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Spotlight: Orlando Concert Band adds soundtrack to 'Fireworks at the Fountain'

Jon Territo conducts the Orlando Concert Band at a recent performance.
Jon Territo
Jon Territo conducts the Orlando Concert Band at a recent performance.

“Fireworks at the Fountain” is Orlando’s signature Fourth of July fireworks event and for the last decade, the soundtrack for the firework display has been provided live by the Orlando Concert Band.

Jon Territo is the music director and conductor of the nearly 40-year-old Orlando Concert Band. He said he and his 70-member ensemble have a special enthusiasm for this joyfully patriotic performance, and that’s why they’ve been doing it for a decade.

“It’s an honor to participate in it,” Territo said. “It’s just an exciting, like, ‘Hey let’s all get together as a town and celebrate our nation’s birthday!’” He points out that the event is a wholesome community experience, and everyone is welcome.

“I grew up in a small town, and there were three parades – the Memorial Day, the Fourth of July, and the Labor Day parade. Every year, twice as many people as the number of residents that lived in the town, came out for those parades,” Territo recalled. “And you know what? It brought a sense of community to our town. It brought a sense of togetherness. I love that our city is still wanting to do those cultural, civic things that bring a community together.”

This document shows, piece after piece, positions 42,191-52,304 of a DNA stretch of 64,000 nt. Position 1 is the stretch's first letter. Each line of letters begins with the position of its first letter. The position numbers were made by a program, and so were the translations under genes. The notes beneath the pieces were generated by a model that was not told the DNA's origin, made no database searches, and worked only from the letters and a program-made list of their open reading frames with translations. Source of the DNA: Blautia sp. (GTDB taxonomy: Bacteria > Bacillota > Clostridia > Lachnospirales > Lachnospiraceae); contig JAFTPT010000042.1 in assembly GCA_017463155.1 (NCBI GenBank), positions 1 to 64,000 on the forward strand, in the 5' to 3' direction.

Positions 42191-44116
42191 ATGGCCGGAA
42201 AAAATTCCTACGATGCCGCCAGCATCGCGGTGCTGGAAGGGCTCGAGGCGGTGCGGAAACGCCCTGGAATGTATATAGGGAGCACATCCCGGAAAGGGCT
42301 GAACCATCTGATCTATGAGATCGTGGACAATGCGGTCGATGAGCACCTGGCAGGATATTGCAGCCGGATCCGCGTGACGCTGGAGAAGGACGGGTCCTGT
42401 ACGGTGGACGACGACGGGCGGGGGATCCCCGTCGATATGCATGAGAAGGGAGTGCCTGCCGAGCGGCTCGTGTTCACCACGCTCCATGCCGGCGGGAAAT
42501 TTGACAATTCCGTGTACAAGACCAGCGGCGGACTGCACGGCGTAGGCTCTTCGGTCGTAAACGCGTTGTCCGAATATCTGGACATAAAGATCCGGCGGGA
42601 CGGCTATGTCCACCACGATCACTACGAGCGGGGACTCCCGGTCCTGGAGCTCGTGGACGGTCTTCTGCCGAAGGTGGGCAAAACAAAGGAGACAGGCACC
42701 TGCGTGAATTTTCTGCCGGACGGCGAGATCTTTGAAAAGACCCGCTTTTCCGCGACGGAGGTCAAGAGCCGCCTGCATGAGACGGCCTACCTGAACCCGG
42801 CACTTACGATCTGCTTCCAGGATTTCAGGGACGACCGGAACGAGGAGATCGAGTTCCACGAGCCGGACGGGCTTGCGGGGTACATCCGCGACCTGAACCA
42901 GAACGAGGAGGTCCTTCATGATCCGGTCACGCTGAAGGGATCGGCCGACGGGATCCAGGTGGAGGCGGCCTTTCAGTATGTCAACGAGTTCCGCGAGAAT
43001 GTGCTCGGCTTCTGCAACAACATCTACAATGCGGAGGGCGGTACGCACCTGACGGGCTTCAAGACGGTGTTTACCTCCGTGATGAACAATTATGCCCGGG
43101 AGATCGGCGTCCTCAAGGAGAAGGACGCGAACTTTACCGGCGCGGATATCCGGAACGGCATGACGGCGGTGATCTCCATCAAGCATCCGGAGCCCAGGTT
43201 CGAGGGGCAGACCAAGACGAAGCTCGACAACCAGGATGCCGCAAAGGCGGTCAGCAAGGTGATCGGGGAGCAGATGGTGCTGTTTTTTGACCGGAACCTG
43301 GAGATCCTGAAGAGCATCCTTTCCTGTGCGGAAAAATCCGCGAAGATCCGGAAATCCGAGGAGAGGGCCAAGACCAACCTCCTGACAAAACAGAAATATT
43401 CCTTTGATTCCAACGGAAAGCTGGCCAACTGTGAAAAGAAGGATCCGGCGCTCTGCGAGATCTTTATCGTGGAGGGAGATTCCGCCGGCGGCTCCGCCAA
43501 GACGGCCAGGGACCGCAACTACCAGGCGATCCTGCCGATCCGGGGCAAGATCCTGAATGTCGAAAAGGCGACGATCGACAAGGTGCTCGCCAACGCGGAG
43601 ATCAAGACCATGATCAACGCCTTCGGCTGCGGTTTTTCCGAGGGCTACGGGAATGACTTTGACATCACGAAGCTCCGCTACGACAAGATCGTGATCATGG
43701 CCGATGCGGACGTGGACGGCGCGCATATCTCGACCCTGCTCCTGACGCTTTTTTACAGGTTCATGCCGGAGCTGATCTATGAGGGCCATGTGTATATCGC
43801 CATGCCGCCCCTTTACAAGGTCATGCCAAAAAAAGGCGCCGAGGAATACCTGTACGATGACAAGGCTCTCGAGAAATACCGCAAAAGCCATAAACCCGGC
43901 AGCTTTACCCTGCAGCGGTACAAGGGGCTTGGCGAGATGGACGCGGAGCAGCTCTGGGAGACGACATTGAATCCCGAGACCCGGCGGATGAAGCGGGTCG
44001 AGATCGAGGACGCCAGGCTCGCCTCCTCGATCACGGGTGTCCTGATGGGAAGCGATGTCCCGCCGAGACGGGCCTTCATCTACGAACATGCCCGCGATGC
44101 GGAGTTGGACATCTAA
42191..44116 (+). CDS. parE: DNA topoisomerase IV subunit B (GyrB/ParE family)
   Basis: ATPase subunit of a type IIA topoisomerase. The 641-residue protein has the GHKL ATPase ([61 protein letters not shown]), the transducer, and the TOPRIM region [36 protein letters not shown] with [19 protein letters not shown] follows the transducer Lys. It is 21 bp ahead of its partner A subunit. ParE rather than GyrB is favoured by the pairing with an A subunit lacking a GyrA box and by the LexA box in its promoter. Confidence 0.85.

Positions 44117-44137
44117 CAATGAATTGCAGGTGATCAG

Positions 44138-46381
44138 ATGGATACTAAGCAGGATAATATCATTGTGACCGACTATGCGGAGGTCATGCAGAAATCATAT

Territo, who is also a music professor at Valencia College, notes that playing near the loud bangs and booms of fireworks poses a unique but fun challenge for his ensemble.

“You can feel those booms! I mean, when you’re just watching fireworks and you’re close, you can feel them, but we’re trying to stay in time and it is not easy,” he said. “You literally can’t hear yourself, nor can you hear the people around you but for just brief moments, so I tell the band, this has to be a visual experience for you…rely a lot on your sight.”

So the musicians watch him closely. “As the conductor, I have to give very clear direction in that regard,” Territo said.

He feels that in general, live music elevates an artistic experience. “As a music professor, I think strongly about the participation of people in the arts, but I also feel strongly about how art ties us to our culture. I think when live music is played, it has a different experience than recorded music, and when people see others participating, they get a deeper sense of how music is created. And I think that deeper sense kind of has a place in us.”

A place, he said, where we can communicate through experiencing and creating art together.

Nicole came to Central Florida to attend Rollins College and started working for Orlando’s ABC News Radio affiliate shortly after graduation. She joined Central Florida Public Media in 2010. As a field reporter, news anchor and radio show host in the City Beautiful, she has covered everything from local arts to national elections, from extraordinary hurricanes to historic space flights, from the people and procedures of Florida’s justice system to the changing face of the state’s economy.
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